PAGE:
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CORRESPONDENCE
Year : 2009  |  Volume : 54  |  Issue : 4  |  Page : 390-391
Simultaneous co-occurrence of porokeratosis of mibelli with disseminated superficial actinic porokeratosis


Department of Skin and STD, Kasturba Hospital, Manipal, Karnataka - 576 104, India

Date of Web Publication5-Nov-2009

Correspondence Address:
Vandana Mehta
Department of Skin and STD, Kasturba Hospital, Manipal, Karnataka - 576 104
India
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Source of Support: None, Conflict of Interest: None


DOI: 10.4103/0019-5154.57625

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How to cite this article:
Mehta V, Balachandran C. Simultaneous co-occurrence of porokeratosis of mibelli with disseminated superficial actinic porokeratosis. Indian J Dermatol 2009;54:390-1

How to cite this URL:
Mehta V, Balachandran C. Simultaneous co-occurrence of porokeratosis of mibelli with disseminated superficial actinic porokeratosis. Indian J Dermatol [serial online] 2009 [cited 2019 Dec 12];54:390-1. Available from: http://www.e-ijd.org/text.asp?2009/54/4/390/57625


Sir,

Porokeratosis is a group of hereditary or acquired disorders of epidermal keratinization, characterized by keratotic lesions with an atrophic center and a prominent peripheral ridge, with a typical histologic hallmark, the cornoid lamella. Since its first description by Mibelli and Respighi in 1893, a bewildering number of porokeratosis types and morphological forms have been reported. Classically, five clinical variants are recognized: classic porokeratosis of Mibelli (CPM), disseminated superficial actinic porokeratosis (DSAP), disseminated superficial porokeratosis (DSP), porokeratosis palmaris et plantaris disseminata, and linear porokeratosis. Apart from these five clinical variants, a number of atypical morphological forms such as facial porokeratosis, giant porokeratosis, punched- out porokeratosis, hypertrophic verrucous porokeratosis and reticulate porokeratosis also have been reported in literature. [1] We report a case with simultaneous presence of DSAP and CPM in a young lady with familial occurrence of the same.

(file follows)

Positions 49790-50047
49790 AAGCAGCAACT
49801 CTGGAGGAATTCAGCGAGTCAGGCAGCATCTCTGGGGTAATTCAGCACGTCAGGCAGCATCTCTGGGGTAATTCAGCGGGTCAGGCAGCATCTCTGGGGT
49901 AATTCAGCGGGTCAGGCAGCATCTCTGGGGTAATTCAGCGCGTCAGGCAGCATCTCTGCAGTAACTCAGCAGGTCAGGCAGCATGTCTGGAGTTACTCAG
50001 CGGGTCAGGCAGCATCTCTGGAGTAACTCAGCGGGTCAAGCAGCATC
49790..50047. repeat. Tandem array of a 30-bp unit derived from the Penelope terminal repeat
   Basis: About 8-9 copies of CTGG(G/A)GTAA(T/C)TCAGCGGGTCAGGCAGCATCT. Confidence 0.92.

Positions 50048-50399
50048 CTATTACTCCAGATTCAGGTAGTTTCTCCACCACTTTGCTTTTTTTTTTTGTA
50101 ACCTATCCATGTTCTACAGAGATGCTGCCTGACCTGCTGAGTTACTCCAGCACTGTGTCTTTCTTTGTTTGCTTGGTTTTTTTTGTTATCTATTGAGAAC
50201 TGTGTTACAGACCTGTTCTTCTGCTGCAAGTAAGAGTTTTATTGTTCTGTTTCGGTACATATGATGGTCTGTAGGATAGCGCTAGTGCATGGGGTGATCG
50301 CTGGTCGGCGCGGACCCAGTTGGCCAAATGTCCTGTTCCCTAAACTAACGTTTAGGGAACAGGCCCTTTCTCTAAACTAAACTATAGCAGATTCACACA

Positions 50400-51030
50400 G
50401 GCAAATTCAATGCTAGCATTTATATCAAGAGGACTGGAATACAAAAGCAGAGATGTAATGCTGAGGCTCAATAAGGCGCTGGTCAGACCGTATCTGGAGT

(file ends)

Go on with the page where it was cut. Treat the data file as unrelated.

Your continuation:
A 43-year-old lady presented with a pruritic hyperpigmented annular keratotic plaque with raised thready borders on the flexor aspect of the right forearm since childhood [Figure 1]. Similarly, such annular pigmented lesions appeared over the years on the face, neck, back and extensor forearms associated with photosensitivity [Figure 2]. Her past medical history was noncontributory; however, she gave a history of similar lesions in her mother and sister. Histopathological examination of a representative lesion on the face and forearm revealed features typical of porokeratosis [Figure 3] and [Figure 4].